£7million to improve Nottinghamshire schools

Nottinghamshire County Council © westbridgfordwire.com
Nottinghamshire County Council © westbridgfordwire.com

Funding of around £7 million has been made available to improve the state of school buildings in Nottinghamshire.

A total of 21 schools will have repairs to their heating cabinets, which the council says could potentially be a fire risk, and may contain asbestos.

banner ad

The spending, which was approved today (February 11) by the county council, is from the Department for Education, and will be spent on improving existing schools.

The final figure has not yet been confirmed by the Government, but is expected to be around £5 million, to be spent from April.

But the Conservative-led council says more could be spent because some of the projects from previous years have come in under budget, releasing £2 million back to the programme.

As well as repairing heating cabinets in older school, the money will also be spent on improving and replacing boilers, rooves, and drains.

A report into the spending plan approved today found: “Many of the heating cabinets are original dating back to the early 1960s, and though it is believed that most have had the asbestos removed some are still being found with asbestos which is unacceptable; the majority still have the original electrics within the cabinets which could be a major fire risk to the property.”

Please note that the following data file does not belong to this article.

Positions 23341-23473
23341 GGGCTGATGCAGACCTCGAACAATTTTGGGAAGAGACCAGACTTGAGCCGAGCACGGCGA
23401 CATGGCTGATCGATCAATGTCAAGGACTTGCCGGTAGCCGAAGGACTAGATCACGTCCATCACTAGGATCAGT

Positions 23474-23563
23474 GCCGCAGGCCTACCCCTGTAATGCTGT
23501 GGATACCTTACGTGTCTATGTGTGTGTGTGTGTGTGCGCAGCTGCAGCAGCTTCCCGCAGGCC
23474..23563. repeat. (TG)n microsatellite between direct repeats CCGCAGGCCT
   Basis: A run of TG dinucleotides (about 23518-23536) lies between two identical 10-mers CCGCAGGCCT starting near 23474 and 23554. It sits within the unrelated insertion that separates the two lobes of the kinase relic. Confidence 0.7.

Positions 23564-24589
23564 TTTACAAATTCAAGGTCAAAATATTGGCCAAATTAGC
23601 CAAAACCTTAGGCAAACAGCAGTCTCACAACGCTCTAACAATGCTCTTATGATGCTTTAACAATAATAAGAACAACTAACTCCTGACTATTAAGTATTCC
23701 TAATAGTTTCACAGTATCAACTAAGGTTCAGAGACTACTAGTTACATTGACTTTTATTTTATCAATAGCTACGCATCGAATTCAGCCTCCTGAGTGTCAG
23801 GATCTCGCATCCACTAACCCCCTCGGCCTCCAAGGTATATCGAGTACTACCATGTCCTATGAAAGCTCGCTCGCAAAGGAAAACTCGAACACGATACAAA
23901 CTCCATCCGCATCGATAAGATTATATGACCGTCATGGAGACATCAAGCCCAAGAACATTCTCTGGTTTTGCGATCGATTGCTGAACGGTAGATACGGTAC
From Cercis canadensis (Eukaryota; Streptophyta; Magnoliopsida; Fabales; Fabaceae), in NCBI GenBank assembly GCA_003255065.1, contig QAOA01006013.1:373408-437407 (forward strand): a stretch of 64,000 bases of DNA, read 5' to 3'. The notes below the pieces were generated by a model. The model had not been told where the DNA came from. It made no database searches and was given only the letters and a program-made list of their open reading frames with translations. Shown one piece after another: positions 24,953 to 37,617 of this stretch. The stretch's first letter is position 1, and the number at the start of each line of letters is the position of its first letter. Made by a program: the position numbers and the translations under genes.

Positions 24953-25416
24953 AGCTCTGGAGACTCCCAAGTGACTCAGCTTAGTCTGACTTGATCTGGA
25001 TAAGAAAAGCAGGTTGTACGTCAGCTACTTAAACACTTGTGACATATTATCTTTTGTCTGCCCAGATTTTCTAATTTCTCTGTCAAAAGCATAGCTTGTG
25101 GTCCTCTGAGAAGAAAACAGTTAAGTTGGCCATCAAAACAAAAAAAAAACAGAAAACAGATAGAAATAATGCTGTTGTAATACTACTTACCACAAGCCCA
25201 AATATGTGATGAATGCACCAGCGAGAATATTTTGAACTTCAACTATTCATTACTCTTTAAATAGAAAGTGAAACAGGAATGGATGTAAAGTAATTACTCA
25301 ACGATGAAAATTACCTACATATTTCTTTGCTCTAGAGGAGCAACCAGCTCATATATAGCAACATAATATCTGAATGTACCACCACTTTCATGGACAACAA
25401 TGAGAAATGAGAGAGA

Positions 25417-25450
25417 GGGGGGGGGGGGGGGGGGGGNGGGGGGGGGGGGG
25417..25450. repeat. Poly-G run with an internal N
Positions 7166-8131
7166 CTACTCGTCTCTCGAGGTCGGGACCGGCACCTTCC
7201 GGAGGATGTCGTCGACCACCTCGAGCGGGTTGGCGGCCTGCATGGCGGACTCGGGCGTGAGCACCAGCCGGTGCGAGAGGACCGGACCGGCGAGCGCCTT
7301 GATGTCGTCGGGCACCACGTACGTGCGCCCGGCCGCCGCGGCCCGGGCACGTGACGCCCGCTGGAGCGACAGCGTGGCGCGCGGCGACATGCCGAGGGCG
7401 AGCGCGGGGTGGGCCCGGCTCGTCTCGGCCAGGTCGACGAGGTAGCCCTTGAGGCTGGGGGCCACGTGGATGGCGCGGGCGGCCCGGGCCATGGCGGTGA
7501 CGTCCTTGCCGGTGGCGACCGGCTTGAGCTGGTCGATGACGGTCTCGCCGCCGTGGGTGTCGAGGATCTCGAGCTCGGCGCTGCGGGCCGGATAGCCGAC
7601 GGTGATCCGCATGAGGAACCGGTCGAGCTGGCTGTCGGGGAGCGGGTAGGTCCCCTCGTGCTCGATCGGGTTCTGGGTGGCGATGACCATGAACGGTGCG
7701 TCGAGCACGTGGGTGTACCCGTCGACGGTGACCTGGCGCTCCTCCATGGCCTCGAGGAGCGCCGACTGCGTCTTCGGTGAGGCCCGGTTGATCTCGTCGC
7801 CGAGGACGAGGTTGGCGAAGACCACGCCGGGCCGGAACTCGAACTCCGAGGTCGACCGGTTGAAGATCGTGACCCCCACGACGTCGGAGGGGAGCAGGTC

Investigation launched after body found at property in Notts

The schools which will have replacement heating cabinets are: Beckingham Primary; Berry Hill Primary; Bramcote Hills Primary; Church Vale Primary; Coppice Farm Primary; Derrymount Special School; Elkesley Primary; Farmilo Primary; Jacksdale Primary; Lake View Primary; Leen Mills Primary; Nettleworth Infant; Ordsall Primary; Phoenix Infant; Radcliffe-on-Trent Junior; Redlands Primary; Sir Edmund Hillary Primary; Sutton Bonington Primary; William Lilley Infant; Winthorpe Primary and Woodthorpe Infant.

Throughout the county, 11 schools have been earmarked for new boilers and pipework. The council describes the spending as: “Pipework replacement predominantly affecting Victorian and turn of the 20th century sites where the ageing heating pipework would not withstand the pressure of modern boiler installations.”

The spending was approved unanimously today at the county council’s Children and Young People’s committee.